Here is a Nice Civil War or Pre-Civil War Period Iron Civilian Bridle Bit !These bits and pieces of them are often excavated in Civil War Campsites, usually Confederate. They are also very similar to the dozens of civilian bridle bits recovered from the 1856, wreck of the Steamboat Arabia. This one is in fine “barn” condition, with considerable surface rust and pitting, but still tight and strong enough to be used if cleaned up. It measures about 6.75 inches long by 5 inches wide. A Fine Civil War Period Civilian Bridle Bit, often seen Recovered in Campsites, that Displays Great !
$50 plus shipping
Fair Condition Dug Civil War Period Civilian Bridle Bit - Often Recovered in Confederate Campsites
Here is a Nice Excavated Civil War or Pre-Civil War Period, Iron Civilian Bridle Bit ! It is all there and has been wire brushed and given a light coat of rust neutralizer. The iron is still strong and the bit is tight with no flaking. These type bits or pieces of them are often excavated in Civil War Campsites, usually Confederate Camps, due to their being brought into service with troopers privately owned horses. Sometimes called “Mule Bits” they are also very similar to the pattern recovered from the 1856, wreck of the Steamboat “Arabia.” This one measures about 5.75 inches long by 5 inches wide. Recovered near the Pea Ridge, Arkansas, Battlefield. A Fine Civil War Period Civilian Bridle Bit often Dug in Civil War Campsites !
$45 plus shipping
Nice Non Dug Confederate Spur Likely a Product of Leech & Rigdon
Here is a Nice Non-Dug Confederate Spur most likely manufactured by Leech & Rigdon, originally in Memphis, Tennessee ! The small strap slots, just barely bigger than the body, the almost flat outside surfaces of the body with a slight bevel on the edges, and even the curve of the rowel neck, are all reminiscent of the CS26 Spur with CS on the heel band and stars near the strap slots, but this one is completely unmarked. I have seen several unmarked versions of the CS26 at Civil War Shows over the years. The rowel is still present on this one and spins freely. The body of the spur wears a nice old non dug patina, with a few small areas here and there that show the brass to have a reddish tone, that may indicate a high copper content. The left strap slot has been bent out quite a bit, but there are no cracks or breaks. The right strap slot retains a tiny bit of a very dry and cracked spur strap. The spur measures right at 5 inches long, by about 3 inches across the strap slots. A Fine Displaying example of a Confederate Spur likely produced by the firm of Leech & Rigdon !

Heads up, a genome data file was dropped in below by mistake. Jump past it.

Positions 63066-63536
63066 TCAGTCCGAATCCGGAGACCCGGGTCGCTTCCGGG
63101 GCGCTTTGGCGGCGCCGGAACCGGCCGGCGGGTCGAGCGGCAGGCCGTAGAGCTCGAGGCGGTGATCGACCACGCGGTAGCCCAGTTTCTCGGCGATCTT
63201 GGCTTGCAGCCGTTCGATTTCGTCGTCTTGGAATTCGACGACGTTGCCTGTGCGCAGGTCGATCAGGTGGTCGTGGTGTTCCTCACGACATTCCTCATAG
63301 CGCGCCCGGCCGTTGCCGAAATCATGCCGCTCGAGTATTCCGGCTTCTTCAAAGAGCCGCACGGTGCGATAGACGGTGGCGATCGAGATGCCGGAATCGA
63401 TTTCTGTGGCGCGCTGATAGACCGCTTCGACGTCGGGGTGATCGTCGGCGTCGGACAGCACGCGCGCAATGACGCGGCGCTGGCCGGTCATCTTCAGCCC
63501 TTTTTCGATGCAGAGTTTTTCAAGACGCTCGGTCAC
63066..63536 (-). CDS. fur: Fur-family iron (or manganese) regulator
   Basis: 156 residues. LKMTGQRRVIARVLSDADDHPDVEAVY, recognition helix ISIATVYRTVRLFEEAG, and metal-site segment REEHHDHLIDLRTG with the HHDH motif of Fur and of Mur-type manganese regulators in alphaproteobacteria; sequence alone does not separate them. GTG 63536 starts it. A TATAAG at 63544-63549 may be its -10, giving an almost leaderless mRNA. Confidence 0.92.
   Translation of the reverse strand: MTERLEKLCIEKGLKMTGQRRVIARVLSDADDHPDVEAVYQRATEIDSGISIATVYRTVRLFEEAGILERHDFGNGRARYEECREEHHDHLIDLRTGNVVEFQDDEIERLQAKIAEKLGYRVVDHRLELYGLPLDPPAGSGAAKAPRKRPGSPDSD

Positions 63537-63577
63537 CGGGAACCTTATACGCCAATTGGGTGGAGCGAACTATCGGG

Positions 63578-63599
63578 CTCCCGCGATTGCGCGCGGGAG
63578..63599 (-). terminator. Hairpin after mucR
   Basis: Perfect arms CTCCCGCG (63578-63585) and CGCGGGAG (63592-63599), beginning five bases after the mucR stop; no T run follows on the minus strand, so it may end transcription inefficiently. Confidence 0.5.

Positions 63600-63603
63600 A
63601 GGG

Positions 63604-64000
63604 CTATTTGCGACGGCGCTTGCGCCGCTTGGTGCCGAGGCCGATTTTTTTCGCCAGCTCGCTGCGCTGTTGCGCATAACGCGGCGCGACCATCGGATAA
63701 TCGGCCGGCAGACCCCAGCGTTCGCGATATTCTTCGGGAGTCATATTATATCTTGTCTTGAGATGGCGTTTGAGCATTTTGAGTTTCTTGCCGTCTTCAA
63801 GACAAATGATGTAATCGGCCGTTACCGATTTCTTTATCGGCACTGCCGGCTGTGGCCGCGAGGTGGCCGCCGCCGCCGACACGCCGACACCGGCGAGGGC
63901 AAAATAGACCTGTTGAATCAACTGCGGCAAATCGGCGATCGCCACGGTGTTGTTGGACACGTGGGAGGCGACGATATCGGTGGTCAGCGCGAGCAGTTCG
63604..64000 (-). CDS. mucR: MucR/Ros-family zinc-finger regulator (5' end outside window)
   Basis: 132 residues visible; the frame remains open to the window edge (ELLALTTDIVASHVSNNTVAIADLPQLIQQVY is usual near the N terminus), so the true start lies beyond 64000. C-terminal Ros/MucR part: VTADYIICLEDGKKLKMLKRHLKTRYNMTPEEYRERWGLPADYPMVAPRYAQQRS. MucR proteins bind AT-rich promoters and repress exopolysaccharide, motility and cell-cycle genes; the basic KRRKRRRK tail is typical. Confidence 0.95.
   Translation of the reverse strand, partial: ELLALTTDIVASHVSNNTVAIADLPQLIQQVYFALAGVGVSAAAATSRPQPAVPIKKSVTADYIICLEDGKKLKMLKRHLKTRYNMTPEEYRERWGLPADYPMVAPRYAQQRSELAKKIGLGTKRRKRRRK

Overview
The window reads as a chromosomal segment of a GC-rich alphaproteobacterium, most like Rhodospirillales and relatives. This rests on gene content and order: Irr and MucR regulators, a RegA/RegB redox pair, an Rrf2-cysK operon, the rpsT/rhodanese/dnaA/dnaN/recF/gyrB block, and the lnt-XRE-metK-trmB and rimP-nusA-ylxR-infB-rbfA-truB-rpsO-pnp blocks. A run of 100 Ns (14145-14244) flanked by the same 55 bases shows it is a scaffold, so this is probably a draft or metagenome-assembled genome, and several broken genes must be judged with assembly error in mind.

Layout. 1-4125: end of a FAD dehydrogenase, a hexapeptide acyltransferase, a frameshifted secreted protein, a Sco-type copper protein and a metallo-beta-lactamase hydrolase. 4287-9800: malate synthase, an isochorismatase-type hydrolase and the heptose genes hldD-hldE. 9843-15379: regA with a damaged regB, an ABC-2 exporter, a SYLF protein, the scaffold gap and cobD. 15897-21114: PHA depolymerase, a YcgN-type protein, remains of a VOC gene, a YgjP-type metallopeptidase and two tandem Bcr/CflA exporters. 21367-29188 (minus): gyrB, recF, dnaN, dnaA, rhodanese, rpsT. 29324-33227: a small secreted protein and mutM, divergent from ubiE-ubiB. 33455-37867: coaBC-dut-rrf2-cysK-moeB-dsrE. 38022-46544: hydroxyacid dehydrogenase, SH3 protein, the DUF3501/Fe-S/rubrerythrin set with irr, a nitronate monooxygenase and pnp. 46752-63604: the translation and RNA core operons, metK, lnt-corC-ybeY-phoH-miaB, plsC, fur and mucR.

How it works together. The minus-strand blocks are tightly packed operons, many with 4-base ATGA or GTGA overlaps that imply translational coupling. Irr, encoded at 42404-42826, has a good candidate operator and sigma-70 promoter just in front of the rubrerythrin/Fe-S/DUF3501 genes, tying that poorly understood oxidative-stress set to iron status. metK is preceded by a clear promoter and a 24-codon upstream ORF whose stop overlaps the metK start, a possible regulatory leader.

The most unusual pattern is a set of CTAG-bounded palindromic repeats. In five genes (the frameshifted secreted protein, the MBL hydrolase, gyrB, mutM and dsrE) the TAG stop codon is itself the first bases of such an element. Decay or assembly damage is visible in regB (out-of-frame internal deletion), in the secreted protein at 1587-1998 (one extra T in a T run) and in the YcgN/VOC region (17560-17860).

$250 plus shipping SOLD
Excellent Dug U.S. M1859 Cavalry Troopers Spur
Here is an Excellent Dug U.S. M1859 Cavalry Troopers Spur ! The entire spur wears a super nice dark green patina, with no damage anywhere. The iron rowel, as is common, has rusted away, and you can see the remnants of it in the rowel neck. The recovery location has been lost and is unknown. Still a Great Displaying Dug U.S. M1859 Cavalry Spur !
Dug Union Cavalry Spur with Positive Provenance to Gettysburg East Cavalry Battlefield
Here is a U.S. Spur Recovered from the East Cavalry Battlefield at Gettysburg ! It has been bent and the rowel neck is broken off but what is left displays well. The inside of one strap slot shows an inspectors’ mark of “GTB”. Originally purchased from The Horse Soldier in Gettysburg, the spur comes with their letter, and an old string tag, identifying it as being from a local Gettysburg collection, and being found “near East Battlefield.” A Damaged Relic Spur but with solid provenance of being Recovered at Gettysburg !